The Poultry Princess

The Poultry Princess: Pecked By A Rooster

This is the 15th installment in a series of humorous stories about chicken keeping from guest contributor, Heide Royer.

You always hear horror stories about rooster attacks, a peck in the eyeball that sent someone to the ER, or even contracting some illness from a chicken. I’ve always been mindful of these things as I handle my birds, but sometimes the super cute ones get a little bit more attention than others, you know the ones that look like yellow poofs of fresh cotton candy being held up by plump, cherub-like legs, eyes staring at you with love, curiosity and adoration but hiding personalities of hard core convicted felons. When that opportune moment comes when you let your guard down, they snatch you around the corner, steal your keys, and piss on your shoes as you lay there wondering what the f<% just happened. You snap out of it trying to shake it off and thank your lucky stars you didn’t end up with a sore booty hole.

Ok that’s a little dramatic, but at the very least it can be…..(insert ominous noise here)

Freaking painful.

Enter Frankie. Frankie was a Tractor Supply rescue chick. I saw him at the bottom of the pile of fresh intakes, lifeless, and getting trampled on. I immediately notified the sales person that there was a chick in distress and asked if I could take him. I would pay full price for the minimum quantity of chicks required to purchase, as long as it included him. He was a day or two old, and looked so frail and defeated. I’m fairly convinced now it was all some major ploy so he could get me to take him home to wreak havoc and destruction, and start the “Chickapocolypse” in Texas. I don’t enter Tractor Supply’s anymore without a few spritzes of holy water on my t-shirt.

The manager came over and said I could just have him, so I took him home, drove the 45 minutes back to my house, praying and begging he’d survive.

I got him home and he was already starting to do the death gasp, and as a new chicken owner, that was even more terrifying. We all know what that looks like, and nine out of ten times it doesn’t end well when they are that little. I administered a few drops of honey water every few hours, and put him under some heat. A day turned into two, then three, and a week later, he was up and around and madly peeping. I knew he was going to make it.

The thing was, now he was peeping all the dadgum time. It was maddening. I didn’t have any other chicks to put out with him so I attempted to be his person. I would snuggle him, tuck him into my t-shirt, I even bought him a friggin’ dollhouse so he could have a place to chill out and bring fine honeys home to later.

Nothing was working.

One evening, he was really hollering, so I got up out of bed and went into the front formal living room (which ended up being converted into a chicken room for six months, but that’s a later story).

I picked him up, dimmed the overhead lights, sat down on my soft brown sofa, cupped him in my hands and just started rocking back and forth, like I would do with a newborn baby. Looking back, I should have just sat on his ass and let him settle in for the night, but hindsight is 20/20.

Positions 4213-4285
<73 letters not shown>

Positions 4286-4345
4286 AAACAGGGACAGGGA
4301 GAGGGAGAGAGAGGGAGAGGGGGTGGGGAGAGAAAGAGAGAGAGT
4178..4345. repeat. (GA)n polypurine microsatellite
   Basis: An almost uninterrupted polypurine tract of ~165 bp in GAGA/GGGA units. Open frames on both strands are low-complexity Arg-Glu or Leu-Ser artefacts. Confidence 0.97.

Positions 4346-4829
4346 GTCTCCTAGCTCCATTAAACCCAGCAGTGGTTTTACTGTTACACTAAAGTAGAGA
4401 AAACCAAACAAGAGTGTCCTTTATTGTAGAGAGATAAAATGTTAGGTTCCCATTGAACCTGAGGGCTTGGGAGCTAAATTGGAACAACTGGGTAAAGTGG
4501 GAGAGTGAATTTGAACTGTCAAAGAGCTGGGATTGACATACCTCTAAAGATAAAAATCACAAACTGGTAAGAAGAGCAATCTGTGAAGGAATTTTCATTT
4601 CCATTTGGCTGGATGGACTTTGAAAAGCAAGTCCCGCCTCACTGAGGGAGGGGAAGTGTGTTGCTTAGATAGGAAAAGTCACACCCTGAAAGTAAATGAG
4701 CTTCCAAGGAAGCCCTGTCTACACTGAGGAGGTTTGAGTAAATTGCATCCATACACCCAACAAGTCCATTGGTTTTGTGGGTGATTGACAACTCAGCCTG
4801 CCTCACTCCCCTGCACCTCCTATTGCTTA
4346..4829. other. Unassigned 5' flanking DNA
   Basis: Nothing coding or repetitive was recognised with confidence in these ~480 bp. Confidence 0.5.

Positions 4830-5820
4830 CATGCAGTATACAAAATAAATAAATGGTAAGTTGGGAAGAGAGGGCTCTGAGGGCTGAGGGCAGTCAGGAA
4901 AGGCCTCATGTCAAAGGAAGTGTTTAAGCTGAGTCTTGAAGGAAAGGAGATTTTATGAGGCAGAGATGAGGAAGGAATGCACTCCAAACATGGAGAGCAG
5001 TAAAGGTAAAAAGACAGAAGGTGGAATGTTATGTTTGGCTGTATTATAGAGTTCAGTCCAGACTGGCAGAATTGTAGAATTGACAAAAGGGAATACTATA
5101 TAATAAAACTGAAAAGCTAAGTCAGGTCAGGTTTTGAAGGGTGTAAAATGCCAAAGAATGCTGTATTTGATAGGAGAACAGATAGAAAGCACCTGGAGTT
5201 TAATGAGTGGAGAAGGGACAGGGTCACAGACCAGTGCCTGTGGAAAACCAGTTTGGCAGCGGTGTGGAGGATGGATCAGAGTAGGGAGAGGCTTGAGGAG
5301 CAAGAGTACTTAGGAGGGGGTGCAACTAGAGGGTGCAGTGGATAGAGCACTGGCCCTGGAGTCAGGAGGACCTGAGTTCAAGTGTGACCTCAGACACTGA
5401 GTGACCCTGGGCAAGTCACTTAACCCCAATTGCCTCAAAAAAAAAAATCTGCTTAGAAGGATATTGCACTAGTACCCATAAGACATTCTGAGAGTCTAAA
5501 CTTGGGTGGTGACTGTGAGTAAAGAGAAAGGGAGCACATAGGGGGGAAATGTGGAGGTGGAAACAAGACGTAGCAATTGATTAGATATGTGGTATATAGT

He calmed down, and I looked to see his tiny little face looking up at me. At that moment I felt like a Disney Princess and all these rushing lovey dovey feelings overcame me. I lifted him up slowly to kiss his head, all the while maintaining eye contact.

Pure Love. He loves me. He knows it. I know it. We are two chick-peas in a pod. I’m sure he would run in front of a train to save me from impending doom. He absolutely is the very best; WTF is happening right now?!

In the blink of an eye, Frankie had found something shiny in that dimly lit room and decided that he would have his “Precious” after all. That precious taking on the form of my diamond studded nose ring.

He had in an instant latched on to my nose ring and I had never felt such searing pain in my life. Not even when I had it pierced. It was like 1000 Turkish Ottoman soldiers had thrown their rusty, blood tinged, spears in my direction and they all landed on the side of my face.

Stars. Lights. Feathers. I’m dizzy. I’m hurting. And I’m flailing around like a drunken muppet, waving my hand in the air like “you don’t care”, all the while trying to convince Frankie to let go. I didn’t want to rip him off or frighten him because I didn’t want him to be injured. I really had no idea what to do. I was at his mercy, and the little bastard wouldn’t give up until he claimed his booty.

Finally, he released and I was able to get him back to his enclosure. I inspected my face to see if my little diamond stud was intact, and thankfully it was, but fairly certain I had inhaled the round backing in my panic state which is probably floating around in my appendix to be a medical enigma in my future autopsy.

Frankie is now a year and a half old and is the patriarch of my Silver Duckwing Game bantam flock, having sired over 65 chicks and counting.

In the end, I guess I ended up having a sore “booty” hole after all, and made a mistake I will only do once. Promise you that.

Heide Royer is the artist behind Heidinmyworld of Art. Her creative passion lies within the animal world and is expressed through her visually compelling artwork. She is also an aspiring writer telling stories of her chicken farm life in a new book entitled “All Cooped Up – My Life with Chickens During A Pandemic”, filled with crazy antics and a lot of fowl play. It’s sure to bring laughter to any poultry loving household.

Thanks again to Heide for sharing her story and photos, used with permission.

Feature photo credit: Ashley Happ Garrison (FYI: I know the bird depicted is a hen, not a rooster, but it was the best I could do)

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